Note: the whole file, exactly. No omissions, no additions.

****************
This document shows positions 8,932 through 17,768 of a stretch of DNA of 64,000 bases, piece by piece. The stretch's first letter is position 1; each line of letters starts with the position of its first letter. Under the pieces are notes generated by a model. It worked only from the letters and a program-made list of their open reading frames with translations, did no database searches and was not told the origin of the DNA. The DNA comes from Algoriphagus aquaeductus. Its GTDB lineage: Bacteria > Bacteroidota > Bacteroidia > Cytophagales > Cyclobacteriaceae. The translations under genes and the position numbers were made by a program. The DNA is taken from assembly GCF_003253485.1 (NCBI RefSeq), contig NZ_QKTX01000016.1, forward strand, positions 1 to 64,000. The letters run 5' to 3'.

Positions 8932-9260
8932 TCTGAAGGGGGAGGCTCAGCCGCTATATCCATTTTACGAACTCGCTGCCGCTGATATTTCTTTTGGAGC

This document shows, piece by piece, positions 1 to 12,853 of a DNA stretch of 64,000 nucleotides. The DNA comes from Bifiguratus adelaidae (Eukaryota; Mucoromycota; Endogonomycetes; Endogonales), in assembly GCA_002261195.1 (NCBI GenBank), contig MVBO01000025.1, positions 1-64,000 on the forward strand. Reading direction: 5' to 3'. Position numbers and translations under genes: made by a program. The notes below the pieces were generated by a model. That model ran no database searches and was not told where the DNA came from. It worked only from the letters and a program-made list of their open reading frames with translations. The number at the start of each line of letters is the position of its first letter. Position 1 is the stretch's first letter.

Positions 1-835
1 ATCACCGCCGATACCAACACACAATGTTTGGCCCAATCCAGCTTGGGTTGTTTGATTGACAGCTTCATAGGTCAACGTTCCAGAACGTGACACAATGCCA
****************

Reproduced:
This document shows positions 8,932 through 17,768 of a stretch of DNA of 64,000 bases, piece by piece. The stretch's first letter is position 1; each line of letters starts with the position of its first letter. Under the pieces are notes generated by a model. It worked only from the letters and a program-made list of their open reading frames with translations, did no database searches and was not told the origin of the DNA. The DNA comes from Algoriphagus aquaeductus. Its GTDB lineage: Bacteria > Bacteroidota > Bacteroidia > Cytophagales > Cyclobacteriaceae. The translations under genes and the position numbers were made by a program. The DNA is taken from assembly GCF_003253485.1 (NCBI RefSeq), contig NZ_QKTX01000016.1, forward strand, positions 1 to 64,000. The letters run 5' to 3'.

Positions 8932-9260
8932 TCTGAAGGGGGAGGCTCAGCCGCTATATCCATTTTACGAACTCGCTGCCGCTGATATTTCTTTTGGAGC

This document shows, piece by piece, positions 1 to 12,853 of a DNA stretch of 64,000 nucleotides. The DNA comes from Bifiguratus adelaidae (Eukaryota; Mucoromycota; Endogonomycetes; Endogonales), in assembly GCA_002261195.1 (NCBI GenBank), contig MVBO01000025.1, positions 1-64,000 on the forward strand. Reading direction: 5' to 3'. Position numbers and translations under genes: made by a program. The notes below the pieces were generated by a model. That model ran no database searches and was not told where the DNA came from. It worked only from the letters and a program-made list of their open reading frames with translations. The number at the start of each line of letters is the position of its first letter. Position 1 is the stretch's first letter.

Positions 1-835
1 ATCACCGCCGATACCAACACACAATGTTTGGCCCAATCCAGCTTGGGTTGTTTGATTGACAGCTTCATAGGTCAACGTTCCAGAACGTGACACAATGCCA